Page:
App Review: The Three Little Pigs by Nosy Crow
A month or so ago I attended the Bologna Book Fair for the very first time. While there, I noticed the distinctive electric energy surrounding the fair, and learned later that much of this was due to the near universal excitement folks were feeling about ebooks, apps, and other electronic wonders. One of the new companies making a big splash in this area was Nosy Crow, a relatively new group that kept popping up in the news in articles like Nosy Crow Inks German, French App Publishing Pacts (pacts?).
Deb Gaffin, Nosy Crow’s head of digital products, was kind enough to meet with me while there and took some time out of her busy schedule to show me one of Nosy Crow’s more popular and well-publicized apps for The Three Little Pigs. It got me to thinking . . . until now I’ve not reviewed much in the way of children’s book apps. Though I wrote an article for SLJ on the subject (Planet App), until last week I didn’t have my own iPad. Then that all changed . . .
On that note, I am pleased to announce that I will be able to now start reviewing apps from time to time. So, without further ado . . .
Date of Review: May 3, 2011 (this is important to note, as apps have a tendency to be updated and improved on a regular basis, so this review may only have a certain amount of relevance until the next update.
Opening Length: There’s a seven second or so opening before each Nosy Crow app advertising the company. I suspect they could get that down to three or four seconds easy and be none the worse for wear. It’s still better than the horrid Ruckus Media openings, of course. Those things feel like they take years off of your life.
Summary: This is the general story of The Three Little Pigs that you remember. Read entirely by the voices of English children, all the characters are given a non-threatening feel. The wolf is scary looking enough, but with a child’s voice it’s easy to dispel any fears a younger child might feel upon meeting him. The wolf only chases each pig after blowing down their houses. In fact, no one at all gets devoured in this version. They’ve kept the part where the wolf goes down the chimney and falls into a pot of boiling water, but rather than get eaten himself he takes off for the high hills holding his bum.
Options at the story’s beginning: You can “Read and Play”, “Read to Me” or “Read by Myself”. There are no other options as of this moment in time.
How well is the art integrated with the text? Quite well, actually. For some reason the story of The Three Little Pigs has become one of the most popular tales to tell in an app form these days. You can see versions from So Ouat, Game Collage, and XIMAD. The Game Collage version with illustrations by Leslie Brooke is pretty magnificent and probably has the best art out of the bunch, but Nosy Crow has clearly put some significant effort into the look of this piece. There’s nothing I like less than an app that doesn’t bother to include halfway decent art. Now Nosy Crow does not credit the artist behind the book (some apps don’t) but the look is very nice. From the start you pan down through some lush evergreens directly onto your heroes. Then, as you go through the story, the characters have a very nice feel to them. The text always appears within the pictures, avoiding the problem some apps have had of creating separate white space. That kind of look would completely break up the story and look awful. No fear of that now.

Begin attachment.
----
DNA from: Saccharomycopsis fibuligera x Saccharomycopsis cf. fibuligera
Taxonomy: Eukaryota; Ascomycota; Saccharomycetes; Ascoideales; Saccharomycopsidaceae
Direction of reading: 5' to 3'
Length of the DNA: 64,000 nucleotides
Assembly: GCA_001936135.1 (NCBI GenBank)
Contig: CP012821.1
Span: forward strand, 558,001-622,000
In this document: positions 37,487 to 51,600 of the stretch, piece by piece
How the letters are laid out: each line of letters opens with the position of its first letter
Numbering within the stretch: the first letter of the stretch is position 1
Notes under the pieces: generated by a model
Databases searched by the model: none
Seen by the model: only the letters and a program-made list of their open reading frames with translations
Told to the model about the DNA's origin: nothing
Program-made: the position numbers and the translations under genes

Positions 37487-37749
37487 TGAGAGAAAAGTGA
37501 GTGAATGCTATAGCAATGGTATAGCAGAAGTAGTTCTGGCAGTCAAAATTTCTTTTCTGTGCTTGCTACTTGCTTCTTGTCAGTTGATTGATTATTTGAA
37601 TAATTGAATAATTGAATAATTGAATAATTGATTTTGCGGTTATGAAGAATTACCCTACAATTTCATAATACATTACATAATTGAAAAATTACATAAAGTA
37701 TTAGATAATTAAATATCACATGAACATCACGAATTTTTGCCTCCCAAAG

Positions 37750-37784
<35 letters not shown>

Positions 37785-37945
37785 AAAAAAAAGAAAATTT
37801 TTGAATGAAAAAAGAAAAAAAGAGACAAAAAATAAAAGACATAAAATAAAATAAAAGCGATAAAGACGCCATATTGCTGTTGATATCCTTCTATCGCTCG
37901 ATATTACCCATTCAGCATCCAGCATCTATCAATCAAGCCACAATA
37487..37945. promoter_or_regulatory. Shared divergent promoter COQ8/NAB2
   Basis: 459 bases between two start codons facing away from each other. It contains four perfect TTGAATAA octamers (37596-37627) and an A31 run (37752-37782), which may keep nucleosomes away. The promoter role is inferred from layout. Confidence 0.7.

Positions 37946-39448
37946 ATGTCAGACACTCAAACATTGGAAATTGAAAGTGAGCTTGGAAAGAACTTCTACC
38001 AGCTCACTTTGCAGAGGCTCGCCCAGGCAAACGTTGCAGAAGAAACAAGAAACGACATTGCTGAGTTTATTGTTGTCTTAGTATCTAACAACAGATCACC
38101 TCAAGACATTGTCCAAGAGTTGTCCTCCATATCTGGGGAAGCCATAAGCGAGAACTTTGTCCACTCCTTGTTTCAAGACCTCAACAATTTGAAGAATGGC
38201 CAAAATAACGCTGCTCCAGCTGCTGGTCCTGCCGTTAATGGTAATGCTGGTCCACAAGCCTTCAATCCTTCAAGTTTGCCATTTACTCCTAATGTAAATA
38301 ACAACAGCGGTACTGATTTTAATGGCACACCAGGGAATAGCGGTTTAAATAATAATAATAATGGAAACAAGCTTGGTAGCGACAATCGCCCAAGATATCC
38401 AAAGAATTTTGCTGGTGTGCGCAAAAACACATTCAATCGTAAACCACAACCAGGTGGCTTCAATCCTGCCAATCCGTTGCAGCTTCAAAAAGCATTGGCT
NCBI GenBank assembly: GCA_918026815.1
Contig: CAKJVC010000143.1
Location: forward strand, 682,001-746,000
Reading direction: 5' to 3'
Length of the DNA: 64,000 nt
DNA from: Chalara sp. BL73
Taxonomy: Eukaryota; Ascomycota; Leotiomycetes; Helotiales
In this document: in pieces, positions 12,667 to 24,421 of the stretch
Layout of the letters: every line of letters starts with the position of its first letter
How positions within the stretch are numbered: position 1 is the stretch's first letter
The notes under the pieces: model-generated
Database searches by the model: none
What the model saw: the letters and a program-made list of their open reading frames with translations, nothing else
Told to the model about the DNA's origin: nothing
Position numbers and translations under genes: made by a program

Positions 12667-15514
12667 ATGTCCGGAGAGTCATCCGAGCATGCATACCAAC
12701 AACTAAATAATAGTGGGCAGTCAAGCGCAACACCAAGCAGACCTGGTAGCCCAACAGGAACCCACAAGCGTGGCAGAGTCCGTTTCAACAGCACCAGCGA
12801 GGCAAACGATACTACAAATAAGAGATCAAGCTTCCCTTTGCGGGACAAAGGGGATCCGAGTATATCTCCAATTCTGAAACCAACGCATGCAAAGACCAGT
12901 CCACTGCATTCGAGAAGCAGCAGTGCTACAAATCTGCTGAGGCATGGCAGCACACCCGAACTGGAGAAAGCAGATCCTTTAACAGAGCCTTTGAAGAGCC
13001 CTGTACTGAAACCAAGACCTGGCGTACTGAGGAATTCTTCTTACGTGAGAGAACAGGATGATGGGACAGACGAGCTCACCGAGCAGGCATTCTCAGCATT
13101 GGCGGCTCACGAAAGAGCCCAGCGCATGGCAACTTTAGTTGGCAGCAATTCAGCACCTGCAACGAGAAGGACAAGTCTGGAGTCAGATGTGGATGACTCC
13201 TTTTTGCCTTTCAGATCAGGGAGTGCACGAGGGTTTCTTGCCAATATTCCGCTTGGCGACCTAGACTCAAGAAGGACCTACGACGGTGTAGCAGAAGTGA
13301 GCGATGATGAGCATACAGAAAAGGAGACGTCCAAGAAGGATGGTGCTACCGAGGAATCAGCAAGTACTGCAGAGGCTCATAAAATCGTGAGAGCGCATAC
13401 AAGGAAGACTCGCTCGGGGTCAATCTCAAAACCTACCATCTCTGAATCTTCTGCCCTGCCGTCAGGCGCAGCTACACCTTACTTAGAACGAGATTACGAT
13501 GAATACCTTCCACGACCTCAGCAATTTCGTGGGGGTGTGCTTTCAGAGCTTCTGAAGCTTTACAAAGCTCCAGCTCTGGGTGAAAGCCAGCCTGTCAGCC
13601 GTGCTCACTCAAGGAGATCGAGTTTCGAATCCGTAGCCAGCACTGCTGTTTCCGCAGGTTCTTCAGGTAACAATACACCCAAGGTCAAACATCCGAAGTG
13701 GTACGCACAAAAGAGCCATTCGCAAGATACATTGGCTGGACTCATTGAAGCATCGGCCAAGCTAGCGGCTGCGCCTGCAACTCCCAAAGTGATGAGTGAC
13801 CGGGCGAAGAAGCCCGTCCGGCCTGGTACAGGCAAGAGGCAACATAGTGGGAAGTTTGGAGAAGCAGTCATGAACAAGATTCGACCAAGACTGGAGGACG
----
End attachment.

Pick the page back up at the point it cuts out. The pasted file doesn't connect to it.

How is the music? Very nice. It’s subtle and plays softly behind the action. It doesn’t draw attention to itself, and even when it plays behind the version of the tale where you read all the words yourself, you don’t get sick of it.
If a picture book app has its own narrator, how well does this reader convey the story? The children hired to read the story do a top notch job. I think it was an excellent choice though, admittedly, like every other Yank I’m a sucker for adorable British kids.
Can you skip to different parts of the book with ease? Sadly, no. This was indeed a problem with the book. I would want to skip to one page or another and found I couldn’t do so. I had to page through the whole book to get to the part I wanted. Grrr.
Can you turn off the narration? You can! However, you can only do so at the beginning of the story. If you get midway and want to read the rest of the app yourself, you’ll have to go back to the menu, turn off the narration, and then start the story all over again.